Sunday, October 24, 2010

Some dogs never get pizza. It's sad but it's true.

   Often times songs will pop in my head when I'm doing something that doesn't take much brain power. I'm not sure where they come from except the deep recesses of my mind. If I'm not speaking in tongues like the example I gave in the blog: No Cheese Oil, Cheezel, then occasionally a song that describes the task at hand is hovering around my brain and lips.
   The task last week at hand was making pizzas for some friends. I had to make several for the group and as I was enjoying the solitude of the moment and thinking about the number of dough balls I had to have ready for the following evening. I started in singing to myself a Bob Marley tune but had changed the words slightly. I make two pizzas before I make two pizzas then I get busy and I make two more. It seemed appropriate at the moment as I was up to my elbows in flour.
   Later in the day, as I noticed poor Presley having a rough day lounging around the house in various favorite locations having his early morning snooze, then his mid-morning snooze and finally a late morning snooze before climbing up on the sofa for his noon time snooze just before he takes his early afternoon snooze so he can be rested up enough to take his mid-afternoon snooze and so on and so on. Fast forward to his pre-night snooze so he can get a good rest before his full night snooze. The melody pops in my head again with the words changed ever so slightly to appropriately fit the moment: I take two naps before I take two naps and then I get up and I take two more. 
   It has got to be rough being a Golden Retriever to put in a six hour day with only 18 hours of sleep. The sad part of all is he only gets the scraps of the pizza that I am eating. A crust that is a bit too chewy or a little over done is all that is waiting for him.
  He knows the word pizza and he knows where to be when it's pizza time. Yes, I am guilty of even saving pizza crust when we have gone out for pizza and wrapped the ends up in a napkin and stashed them in my pocket until we get home. I know he knows we've been out for pizza and I can't lie to him. His nose knows. Later in the evening as we are settling in I let him know the truth. I usually will snuggle in with him and share some honesty with him. I tell him, "Presley, some Golden Retrievers never get to have pizza... I know, it's sad, but it's true." I generally will follow up with another statement of truth and tell him, "Presley, some Golden Retrievers don't have dads that make pizza... I know, it's sad, but it's true." He listens but I don't think he actually believes me. I think he thinks that everybody and every Golden Retriever gets pizza as a regular diet and I'm making a big deal out of it all.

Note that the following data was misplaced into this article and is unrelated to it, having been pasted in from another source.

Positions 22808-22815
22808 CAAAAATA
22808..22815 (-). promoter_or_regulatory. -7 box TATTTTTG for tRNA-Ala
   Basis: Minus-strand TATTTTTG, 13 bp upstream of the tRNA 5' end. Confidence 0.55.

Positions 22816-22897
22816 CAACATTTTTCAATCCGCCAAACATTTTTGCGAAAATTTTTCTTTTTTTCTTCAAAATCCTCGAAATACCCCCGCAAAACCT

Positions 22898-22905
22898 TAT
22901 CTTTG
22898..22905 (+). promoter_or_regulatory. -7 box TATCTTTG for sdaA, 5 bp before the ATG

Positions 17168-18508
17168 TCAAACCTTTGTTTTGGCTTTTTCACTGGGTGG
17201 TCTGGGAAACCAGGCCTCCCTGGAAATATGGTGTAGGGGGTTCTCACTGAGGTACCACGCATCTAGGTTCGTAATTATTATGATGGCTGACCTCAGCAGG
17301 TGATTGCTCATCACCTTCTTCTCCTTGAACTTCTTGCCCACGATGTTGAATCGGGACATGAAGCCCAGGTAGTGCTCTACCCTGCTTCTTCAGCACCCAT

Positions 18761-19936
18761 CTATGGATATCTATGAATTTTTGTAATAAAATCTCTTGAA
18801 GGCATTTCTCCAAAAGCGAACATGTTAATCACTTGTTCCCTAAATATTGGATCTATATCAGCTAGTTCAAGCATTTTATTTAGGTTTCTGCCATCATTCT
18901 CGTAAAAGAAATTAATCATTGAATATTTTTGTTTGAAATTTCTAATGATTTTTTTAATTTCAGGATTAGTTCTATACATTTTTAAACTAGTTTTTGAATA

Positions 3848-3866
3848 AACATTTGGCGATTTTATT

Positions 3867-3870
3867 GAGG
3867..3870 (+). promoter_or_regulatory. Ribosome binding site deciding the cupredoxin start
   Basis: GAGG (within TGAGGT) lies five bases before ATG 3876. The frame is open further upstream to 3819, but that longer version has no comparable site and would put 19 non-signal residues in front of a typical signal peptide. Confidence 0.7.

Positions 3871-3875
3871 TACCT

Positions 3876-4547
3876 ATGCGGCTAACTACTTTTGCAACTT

Only a few times though have I ever finished the crust of a pizza. It's usually the part I leave on the plate as I delve into the next slice. Chicago Fire in Sacramento served that ultra thin crust pizza that started with the amazing first bite and finished the same way. A couple of my sourdough thick crusts have had me excited until the end but it doesn't often happen for me. I suppose it's that sensation of all those anticipated flavors exploding in your mouth that keeps me excited about the next bite. A pizza, I think should be exciting from start to finish. If you were to ask a Golden Retriever (when he is awake), I think Presley would have to disagree. The crust is meant for him.

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